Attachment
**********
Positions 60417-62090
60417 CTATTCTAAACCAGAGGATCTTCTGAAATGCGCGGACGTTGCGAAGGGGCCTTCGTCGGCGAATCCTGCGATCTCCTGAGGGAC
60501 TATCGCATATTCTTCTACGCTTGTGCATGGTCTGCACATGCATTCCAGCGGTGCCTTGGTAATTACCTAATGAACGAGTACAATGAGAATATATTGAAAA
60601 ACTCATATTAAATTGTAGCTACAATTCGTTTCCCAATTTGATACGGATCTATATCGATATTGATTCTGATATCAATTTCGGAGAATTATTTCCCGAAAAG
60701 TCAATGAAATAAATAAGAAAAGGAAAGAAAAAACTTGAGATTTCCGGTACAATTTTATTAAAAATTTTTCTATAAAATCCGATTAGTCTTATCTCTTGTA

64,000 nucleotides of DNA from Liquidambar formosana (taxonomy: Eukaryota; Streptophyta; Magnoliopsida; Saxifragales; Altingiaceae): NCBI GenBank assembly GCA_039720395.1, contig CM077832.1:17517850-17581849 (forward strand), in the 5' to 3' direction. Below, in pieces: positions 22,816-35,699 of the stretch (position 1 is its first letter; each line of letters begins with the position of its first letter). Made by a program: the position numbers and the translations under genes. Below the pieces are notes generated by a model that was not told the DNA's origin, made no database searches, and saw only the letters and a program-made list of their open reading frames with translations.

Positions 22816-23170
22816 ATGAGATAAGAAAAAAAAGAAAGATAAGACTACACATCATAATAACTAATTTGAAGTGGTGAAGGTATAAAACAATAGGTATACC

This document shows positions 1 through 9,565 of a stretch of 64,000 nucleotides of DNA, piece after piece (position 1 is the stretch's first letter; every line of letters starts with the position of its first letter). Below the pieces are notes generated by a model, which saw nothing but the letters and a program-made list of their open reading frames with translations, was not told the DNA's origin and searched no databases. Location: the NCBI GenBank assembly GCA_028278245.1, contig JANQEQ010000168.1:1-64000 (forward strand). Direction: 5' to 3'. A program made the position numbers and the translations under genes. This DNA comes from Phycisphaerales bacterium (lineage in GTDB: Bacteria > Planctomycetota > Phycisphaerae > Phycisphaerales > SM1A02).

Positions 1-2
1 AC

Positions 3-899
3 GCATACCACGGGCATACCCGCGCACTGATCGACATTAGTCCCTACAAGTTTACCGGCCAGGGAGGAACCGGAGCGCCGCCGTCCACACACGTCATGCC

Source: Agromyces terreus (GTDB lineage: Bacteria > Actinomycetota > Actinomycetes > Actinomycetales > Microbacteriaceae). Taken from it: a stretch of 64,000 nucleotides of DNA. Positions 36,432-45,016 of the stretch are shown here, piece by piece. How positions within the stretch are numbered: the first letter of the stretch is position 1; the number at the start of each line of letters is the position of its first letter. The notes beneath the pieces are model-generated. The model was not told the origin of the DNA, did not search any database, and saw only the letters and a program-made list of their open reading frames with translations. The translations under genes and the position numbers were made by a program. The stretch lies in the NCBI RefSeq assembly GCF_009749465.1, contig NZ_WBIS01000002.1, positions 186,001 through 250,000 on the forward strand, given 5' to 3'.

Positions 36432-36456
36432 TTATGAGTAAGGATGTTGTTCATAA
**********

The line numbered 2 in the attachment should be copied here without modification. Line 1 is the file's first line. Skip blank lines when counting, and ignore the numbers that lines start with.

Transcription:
60417 CTATTCTAAACCAGAGGATCTTCTGAAATGCGCGGACGTTGCGAAGGGGCCTTCGTCGGCGAATCCTGCGATCTCCTGAGGGAC